Sukiyaki Western Django
Sukiyaki Western Django ~ I wasn’t sure what to expect when I sat down to watch this one. While I am familiar with the works of Takashi Miike, I had no idea how he was going to meld the legend of spaghetti western anti-hero Django into some sort of modern day samurai western. The Django I knew was from director Sergio Cambucci and featured Franco Nero as the man who dragged a coffin behind him, which secretly held a gatling gun. The violent nature of the character and his world fit Takashi but still I wondered about what it was. In the end, I wonder if even Takashi knew what the film really was.
The tale is that of warring clans of feudal Japan, but taking place in some surreal old west, a world of both gunplay and swordplay, a Nevada in a Japanese desert. It is wholly unique, with hip pop cult blood running through its veins and down its legs. The Japanese actors speaking broken English is strange and awkward, but somehow fitting. Sergio Leone would have been proud, and he would have also been confused. Quentin Tarantino plays well in his cameo, but his scenes are painfully short. He might have saved this.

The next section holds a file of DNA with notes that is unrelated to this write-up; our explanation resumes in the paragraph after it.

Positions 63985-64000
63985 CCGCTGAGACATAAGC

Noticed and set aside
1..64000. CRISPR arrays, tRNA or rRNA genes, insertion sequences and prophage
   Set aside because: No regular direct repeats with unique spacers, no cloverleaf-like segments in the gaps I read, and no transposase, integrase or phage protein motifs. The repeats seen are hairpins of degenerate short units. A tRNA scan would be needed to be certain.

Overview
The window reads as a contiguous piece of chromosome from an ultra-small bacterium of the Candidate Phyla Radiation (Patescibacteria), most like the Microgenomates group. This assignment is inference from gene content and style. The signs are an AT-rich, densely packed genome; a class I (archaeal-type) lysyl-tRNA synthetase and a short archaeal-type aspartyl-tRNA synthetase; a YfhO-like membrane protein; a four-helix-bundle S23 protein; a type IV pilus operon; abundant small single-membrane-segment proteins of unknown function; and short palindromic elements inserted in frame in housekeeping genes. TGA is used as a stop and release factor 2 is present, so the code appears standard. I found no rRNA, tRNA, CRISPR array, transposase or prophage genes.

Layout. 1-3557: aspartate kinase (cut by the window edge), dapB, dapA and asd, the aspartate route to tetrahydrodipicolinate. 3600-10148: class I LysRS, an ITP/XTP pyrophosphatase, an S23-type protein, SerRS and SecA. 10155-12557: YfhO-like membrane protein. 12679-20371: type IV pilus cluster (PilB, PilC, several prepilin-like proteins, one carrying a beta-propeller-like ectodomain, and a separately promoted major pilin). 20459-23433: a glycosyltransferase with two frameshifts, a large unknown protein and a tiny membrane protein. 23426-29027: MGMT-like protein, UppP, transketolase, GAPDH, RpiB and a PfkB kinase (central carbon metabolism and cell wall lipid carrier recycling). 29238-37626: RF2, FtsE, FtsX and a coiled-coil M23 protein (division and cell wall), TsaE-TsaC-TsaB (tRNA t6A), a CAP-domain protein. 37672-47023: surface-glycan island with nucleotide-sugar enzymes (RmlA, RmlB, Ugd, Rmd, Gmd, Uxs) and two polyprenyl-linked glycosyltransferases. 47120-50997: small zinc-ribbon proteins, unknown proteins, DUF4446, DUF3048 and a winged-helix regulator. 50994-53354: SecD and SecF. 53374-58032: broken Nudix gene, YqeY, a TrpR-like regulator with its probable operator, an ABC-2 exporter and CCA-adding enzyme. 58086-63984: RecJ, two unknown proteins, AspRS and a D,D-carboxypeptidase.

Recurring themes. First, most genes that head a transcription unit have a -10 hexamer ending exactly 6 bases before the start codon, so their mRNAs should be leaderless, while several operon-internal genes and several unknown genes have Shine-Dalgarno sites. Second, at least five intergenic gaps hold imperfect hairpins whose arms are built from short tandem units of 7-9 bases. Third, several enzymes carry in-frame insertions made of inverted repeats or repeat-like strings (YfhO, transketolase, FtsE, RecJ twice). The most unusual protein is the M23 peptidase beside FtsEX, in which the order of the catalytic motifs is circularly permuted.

Oh, it’s pretty, and visually stunning. While it is a marvel to look at, even when it borderlines between cartoon and bad stage play, it really has no plot whatsoever and is just a series of fights and visuals one after another. Pretty with little substance, and bristling with winks and nods to several genres, it comes off more like a parody than an homage. And I doubt that’s what Takashi Miike was after. It hurts me as well. I love this stuff, and I didn’t want to laugh at it, I wanted to laugh along with it. Unfortunately the former happened more than the latter. Must see, but maybe only once, just for the visceral experience.